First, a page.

Uganda’s economy now valued at US $25 b

shilling

Uganda’s economy is now valued at 75 trillion Shillings about US $ 25 billion dollars. Finance Minister Matia Kasaija disclosed this while reading the 2015/16 national budget in Kampala.

According to the minister, Uganda’s Gross Domestic Product – the sum total of the country’s goods and services in a year – standing at 75 trillion Shillings is suggestive of a sound economic footing.

Kasaija said although the trade deficit is widening and inflationary pressures exist, the country’s forex reserve is healthy at 2.9 trillion Shillings equivalent to four months of imports of goods and services.

He said in order to reduce the trade deficit, the government is embarking on export enhancement and diversification and value addition of agricultural products especially coffee and cotton.

On the depreciating Shilling, Kasaija said the Bank of Uganda will continue intervening to smooth up the pressures.   In his comments, President Yoweri Museveni said the depreciating Shilling has pushed the GDP to 77 trillion Shillings, adding that if exports were enhanced they would have strengthened the economy even further.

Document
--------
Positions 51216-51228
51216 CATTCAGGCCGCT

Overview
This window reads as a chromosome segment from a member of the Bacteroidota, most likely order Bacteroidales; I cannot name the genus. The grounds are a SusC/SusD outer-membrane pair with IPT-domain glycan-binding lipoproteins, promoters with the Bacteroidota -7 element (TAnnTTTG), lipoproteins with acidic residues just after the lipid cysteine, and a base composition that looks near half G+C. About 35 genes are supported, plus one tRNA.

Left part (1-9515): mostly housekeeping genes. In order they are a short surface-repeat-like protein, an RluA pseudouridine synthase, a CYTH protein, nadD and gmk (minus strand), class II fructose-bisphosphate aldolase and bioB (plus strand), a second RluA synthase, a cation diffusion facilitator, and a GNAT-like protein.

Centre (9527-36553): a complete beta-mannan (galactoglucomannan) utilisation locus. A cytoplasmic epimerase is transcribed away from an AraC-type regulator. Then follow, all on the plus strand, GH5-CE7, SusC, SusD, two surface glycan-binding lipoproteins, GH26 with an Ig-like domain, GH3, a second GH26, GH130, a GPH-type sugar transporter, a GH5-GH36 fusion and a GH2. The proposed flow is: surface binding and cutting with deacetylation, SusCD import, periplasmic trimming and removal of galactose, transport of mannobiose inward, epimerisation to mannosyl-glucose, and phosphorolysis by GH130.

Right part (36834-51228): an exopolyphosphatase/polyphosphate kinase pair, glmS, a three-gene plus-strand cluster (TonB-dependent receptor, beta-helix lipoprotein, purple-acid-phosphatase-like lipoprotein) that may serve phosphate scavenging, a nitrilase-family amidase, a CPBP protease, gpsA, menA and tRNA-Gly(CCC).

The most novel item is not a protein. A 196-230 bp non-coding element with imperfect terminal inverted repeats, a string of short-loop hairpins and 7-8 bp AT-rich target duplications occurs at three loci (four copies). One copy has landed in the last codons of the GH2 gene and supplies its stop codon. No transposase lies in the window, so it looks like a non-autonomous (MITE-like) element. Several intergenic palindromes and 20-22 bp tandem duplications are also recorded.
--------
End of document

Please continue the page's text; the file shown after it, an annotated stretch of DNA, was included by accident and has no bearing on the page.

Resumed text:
For almost three weeks now the Shilling continued to trade weak against the Dollar, hovering above 3,100 on the sell side, just about 150 Shillings less than the value of the Euro against the local currency.

A number of forex bureaus are already quoting figures nearing 3,200 mark with each passing day closing on a higher figure.   Stephen Kaboyo of Alpha Capital Partners, which has consistently monitored the free-falling Shilling, says the prevailing situation suggests that the Dollar will continue to edge higher in the currency markets, eventually paring with the Euro.

He says there is growing belief that the Bank of Uganda may further increase its inflation forecasts and markets are keeping a closer look on forward guidance.

Kaboyo says the falling Shilling will continue to put upward pressure on inflation and therefore a weaker Shilling will add to the need to tighten monetary policy going forward.

James Mutuku, the Head of Financial Markets at Standard Chartered Bank, says there is increased dollar-demand especially from the manufacturing and telecommunication sub-sectors.

According to Mutuku, demand from companies repatriating dividends to offshore investors could have further contributed to the Shilling depreciation. He, however, believes the Shilling will hold at the current levels in the coming week with 3100 being a key resistance level.